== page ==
Maynard Dixon, 1935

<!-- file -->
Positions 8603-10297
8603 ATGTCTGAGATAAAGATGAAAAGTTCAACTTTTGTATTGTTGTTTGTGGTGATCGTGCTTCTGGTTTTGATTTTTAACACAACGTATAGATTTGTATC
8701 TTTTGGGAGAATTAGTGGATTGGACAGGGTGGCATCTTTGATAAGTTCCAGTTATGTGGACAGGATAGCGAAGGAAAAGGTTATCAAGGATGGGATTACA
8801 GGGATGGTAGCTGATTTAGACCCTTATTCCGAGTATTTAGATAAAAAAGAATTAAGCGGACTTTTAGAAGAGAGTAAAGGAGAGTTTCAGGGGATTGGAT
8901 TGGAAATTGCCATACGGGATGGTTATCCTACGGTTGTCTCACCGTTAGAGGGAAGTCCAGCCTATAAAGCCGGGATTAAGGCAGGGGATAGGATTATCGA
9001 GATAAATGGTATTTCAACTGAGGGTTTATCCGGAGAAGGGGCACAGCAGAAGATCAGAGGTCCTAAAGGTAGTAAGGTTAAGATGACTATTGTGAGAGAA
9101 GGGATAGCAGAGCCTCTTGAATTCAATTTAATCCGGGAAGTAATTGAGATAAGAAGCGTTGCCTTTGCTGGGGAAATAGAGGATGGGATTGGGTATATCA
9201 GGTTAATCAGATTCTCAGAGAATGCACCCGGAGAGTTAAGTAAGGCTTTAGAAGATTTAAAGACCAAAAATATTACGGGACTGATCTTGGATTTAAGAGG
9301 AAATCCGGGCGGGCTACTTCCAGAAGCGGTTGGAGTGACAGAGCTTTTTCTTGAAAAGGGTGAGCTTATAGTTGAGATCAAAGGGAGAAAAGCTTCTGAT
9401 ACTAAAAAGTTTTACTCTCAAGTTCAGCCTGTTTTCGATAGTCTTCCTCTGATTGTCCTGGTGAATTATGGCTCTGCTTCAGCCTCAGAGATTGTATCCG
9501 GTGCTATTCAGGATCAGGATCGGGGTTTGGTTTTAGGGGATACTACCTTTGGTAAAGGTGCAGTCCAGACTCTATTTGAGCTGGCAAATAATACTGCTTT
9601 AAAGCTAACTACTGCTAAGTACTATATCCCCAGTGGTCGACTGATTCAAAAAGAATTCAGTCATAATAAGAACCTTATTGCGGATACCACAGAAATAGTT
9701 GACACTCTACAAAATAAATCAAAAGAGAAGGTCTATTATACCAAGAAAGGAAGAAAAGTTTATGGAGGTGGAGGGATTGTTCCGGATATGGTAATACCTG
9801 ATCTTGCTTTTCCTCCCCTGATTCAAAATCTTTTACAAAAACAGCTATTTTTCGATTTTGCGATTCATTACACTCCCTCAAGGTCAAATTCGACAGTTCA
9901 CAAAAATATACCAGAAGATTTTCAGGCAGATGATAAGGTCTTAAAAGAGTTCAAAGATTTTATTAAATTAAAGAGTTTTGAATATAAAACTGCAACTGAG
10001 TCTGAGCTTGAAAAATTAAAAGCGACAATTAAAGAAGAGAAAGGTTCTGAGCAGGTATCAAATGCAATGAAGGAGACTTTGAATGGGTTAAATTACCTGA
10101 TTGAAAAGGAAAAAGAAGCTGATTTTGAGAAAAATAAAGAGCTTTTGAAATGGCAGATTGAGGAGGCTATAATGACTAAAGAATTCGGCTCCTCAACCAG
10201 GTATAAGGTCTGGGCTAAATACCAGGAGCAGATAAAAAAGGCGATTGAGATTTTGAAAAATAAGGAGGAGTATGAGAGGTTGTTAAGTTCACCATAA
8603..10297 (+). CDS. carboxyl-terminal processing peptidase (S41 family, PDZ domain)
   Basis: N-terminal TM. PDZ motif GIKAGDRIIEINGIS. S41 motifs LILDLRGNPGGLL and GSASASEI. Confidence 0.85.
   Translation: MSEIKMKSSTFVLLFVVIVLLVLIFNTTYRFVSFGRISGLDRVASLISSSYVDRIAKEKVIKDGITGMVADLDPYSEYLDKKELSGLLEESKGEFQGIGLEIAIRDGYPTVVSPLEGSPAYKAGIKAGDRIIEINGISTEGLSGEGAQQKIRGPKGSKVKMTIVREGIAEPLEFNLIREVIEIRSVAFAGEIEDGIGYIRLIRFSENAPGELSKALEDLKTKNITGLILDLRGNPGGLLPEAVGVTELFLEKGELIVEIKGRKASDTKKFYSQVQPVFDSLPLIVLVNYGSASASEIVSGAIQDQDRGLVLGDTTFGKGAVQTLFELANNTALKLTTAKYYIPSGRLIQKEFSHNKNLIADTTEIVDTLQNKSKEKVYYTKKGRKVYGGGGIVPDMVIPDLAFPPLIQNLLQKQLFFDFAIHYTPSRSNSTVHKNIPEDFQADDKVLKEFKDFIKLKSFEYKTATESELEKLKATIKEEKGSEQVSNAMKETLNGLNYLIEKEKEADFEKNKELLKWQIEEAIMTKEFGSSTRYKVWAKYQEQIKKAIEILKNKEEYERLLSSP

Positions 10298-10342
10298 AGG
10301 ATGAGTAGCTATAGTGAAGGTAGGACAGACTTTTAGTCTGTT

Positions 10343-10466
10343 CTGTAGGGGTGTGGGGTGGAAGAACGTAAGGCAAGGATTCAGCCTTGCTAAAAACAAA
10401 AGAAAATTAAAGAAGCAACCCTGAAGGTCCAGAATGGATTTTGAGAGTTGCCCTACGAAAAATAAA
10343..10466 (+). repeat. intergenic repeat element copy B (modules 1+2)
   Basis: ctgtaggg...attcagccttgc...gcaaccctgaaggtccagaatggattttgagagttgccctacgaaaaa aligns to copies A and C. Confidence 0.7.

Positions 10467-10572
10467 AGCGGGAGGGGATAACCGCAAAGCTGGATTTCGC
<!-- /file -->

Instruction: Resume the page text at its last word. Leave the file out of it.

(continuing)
In the mid-19th century, the vast American landscape indicated the promise of prosperity and unlimited possibilities. Here however, it turns into disappointment, the landscape becoming a prison. Dixon, primarily known for his panoramic vistas of the American West, produced realist paintings of Depression-era figures during the 1930s. In this painting, the dejected form of a man slumps against a fence that cuts off any escape. “No Place to Go” reflects the lack of purpose felt by the unemployed during the Great Depression.